In childhood, you have more than 30 billion fat cells in your body and that number remains essentially the same for the rest of your life. You gain weight by filling fat cells with fat and you lose weight by emptying them.

Eat WHOLE Grains, Not Flour

Whole grains reduce risk for overweight, diabetes and heart attacks, whereas refined foods made from flour increase risk for these conditions. Researchers followed 54,871 Danish adults, aged 50-64, for almost 15 years and found that those who ate a lot of whole grains, particularly rye and oats, had far fewer heart attacks

Meat and Colon Cancer: New Studies

This week, a study from Spain adds to the evidence that eating any type of meat (red, white processed, cured or organ meat) is associated with increased risk of colon cancer, and that cooking and processing meat increases risk.

Vitamin D Research

A review of studies written since January 2015 shows that you do not benefit from taking high doses of vitamin D or having very high blood levels of that vitamin. The Institute of Medicine recommends that adults need only 600–800 IU of vitamin D per day and that blood levels of hydroxy vitamin D do not need to be higher than 20 ng per milliliter

Even Small Amounts of Alcohol Can Increase Risks for Cancer and Heart Attacks

The United States Public Health Service says that alcohol kills more than 88,000 people in the United States each year, and has shortened the lives of those who died by an average of 30 years. Alcohol also causes one in 10 deaths among working-age adults aged 20-64 years and the health damage it causes costs $223.5 billion, or $1.90 per drink.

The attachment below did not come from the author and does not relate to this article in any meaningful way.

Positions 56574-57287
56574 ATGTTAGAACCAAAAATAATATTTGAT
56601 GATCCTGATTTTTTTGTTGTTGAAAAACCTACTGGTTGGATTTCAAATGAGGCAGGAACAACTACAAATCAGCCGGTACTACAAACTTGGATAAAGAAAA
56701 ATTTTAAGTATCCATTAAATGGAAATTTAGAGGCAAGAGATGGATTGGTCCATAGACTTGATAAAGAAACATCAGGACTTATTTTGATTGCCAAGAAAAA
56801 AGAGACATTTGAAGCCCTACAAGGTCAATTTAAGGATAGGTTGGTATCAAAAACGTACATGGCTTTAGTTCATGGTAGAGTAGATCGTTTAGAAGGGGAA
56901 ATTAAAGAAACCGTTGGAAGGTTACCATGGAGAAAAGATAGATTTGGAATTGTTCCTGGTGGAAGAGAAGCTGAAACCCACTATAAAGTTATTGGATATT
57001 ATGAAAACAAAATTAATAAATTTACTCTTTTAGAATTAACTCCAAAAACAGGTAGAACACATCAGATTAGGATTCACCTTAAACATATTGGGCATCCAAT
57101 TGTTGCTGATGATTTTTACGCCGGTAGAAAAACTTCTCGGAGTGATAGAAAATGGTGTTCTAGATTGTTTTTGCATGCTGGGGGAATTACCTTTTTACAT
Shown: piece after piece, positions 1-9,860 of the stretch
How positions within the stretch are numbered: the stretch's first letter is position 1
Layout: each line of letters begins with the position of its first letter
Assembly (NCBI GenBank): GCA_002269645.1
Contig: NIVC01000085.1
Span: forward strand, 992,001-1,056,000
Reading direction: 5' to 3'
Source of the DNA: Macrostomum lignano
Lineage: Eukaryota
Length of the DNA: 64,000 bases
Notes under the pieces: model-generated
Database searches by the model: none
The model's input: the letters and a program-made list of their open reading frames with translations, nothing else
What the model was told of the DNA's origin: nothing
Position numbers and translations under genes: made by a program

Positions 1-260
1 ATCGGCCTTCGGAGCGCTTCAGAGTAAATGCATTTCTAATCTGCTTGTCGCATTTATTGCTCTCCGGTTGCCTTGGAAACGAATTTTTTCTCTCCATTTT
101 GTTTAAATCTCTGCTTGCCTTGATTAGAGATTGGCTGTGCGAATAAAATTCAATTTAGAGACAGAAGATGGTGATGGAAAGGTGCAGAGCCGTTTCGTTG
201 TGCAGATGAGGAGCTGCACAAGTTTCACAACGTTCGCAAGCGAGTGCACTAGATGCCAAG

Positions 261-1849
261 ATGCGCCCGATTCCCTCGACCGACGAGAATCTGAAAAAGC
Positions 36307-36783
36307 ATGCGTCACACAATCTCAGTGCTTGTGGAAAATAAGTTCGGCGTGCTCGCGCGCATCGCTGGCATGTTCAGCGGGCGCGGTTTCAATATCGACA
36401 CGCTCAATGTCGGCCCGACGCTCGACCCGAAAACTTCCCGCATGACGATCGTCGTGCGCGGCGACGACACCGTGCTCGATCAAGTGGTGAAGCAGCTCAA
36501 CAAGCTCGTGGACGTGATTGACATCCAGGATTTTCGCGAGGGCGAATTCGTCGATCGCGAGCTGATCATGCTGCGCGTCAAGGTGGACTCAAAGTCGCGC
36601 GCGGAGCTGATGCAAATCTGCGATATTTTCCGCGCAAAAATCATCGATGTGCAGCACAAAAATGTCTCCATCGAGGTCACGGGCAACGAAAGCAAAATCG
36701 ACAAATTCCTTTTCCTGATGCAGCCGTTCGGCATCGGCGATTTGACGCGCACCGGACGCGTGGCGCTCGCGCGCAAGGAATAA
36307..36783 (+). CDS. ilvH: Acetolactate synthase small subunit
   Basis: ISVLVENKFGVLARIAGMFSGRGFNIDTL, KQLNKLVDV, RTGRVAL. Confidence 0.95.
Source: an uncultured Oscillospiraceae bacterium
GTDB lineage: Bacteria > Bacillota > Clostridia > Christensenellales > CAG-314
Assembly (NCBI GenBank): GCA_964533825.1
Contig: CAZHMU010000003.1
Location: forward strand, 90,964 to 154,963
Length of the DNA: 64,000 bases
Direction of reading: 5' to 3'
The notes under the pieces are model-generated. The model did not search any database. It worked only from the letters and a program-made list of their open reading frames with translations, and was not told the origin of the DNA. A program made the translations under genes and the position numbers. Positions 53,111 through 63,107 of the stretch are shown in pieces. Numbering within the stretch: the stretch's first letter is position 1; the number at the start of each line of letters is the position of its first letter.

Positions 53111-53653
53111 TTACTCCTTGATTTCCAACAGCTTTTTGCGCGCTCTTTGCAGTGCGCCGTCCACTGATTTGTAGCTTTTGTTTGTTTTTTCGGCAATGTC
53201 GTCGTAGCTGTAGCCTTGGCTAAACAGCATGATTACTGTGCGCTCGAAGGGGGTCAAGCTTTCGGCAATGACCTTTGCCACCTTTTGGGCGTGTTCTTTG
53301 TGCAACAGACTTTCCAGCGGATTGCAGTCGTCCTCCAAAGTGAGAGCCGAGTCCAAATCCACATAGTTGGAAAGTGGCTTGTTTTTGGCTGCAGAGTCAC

High Protein Diets Do Not Lower Blood Sugar

A major benefit of losing excess weight is that it lowers high blood sugar levels to reduce your chances of becoming diabetic and suffering a heart attack. However, high-protein diets do not lower blood sugar levels as much as normal-protein diets do and therefore do not prevent diabetes as effectively as diets that are not high in protein.

How Gut Bacteria Affect Weight

Since bacteria in your colon eat the same food that you do, what you eat determines which types of bacteria thrive in your colon. These bacteria are a prime driver of how high your blood sugar rises after meals and how many calories you absorb from the food you eat.

Big Sugar Does It Again

n eye-opening new report shows that between 2011 and 2015, Coca-Cola gave more than $6 million a year and PepsiCo gave more than $3 million a year to 96 national health organizations. At the same time, they gave more than $1 million a year to the American Beverage Association, their industry lobbying group, to influence legislation to favor the soda industry and against the interests of public health.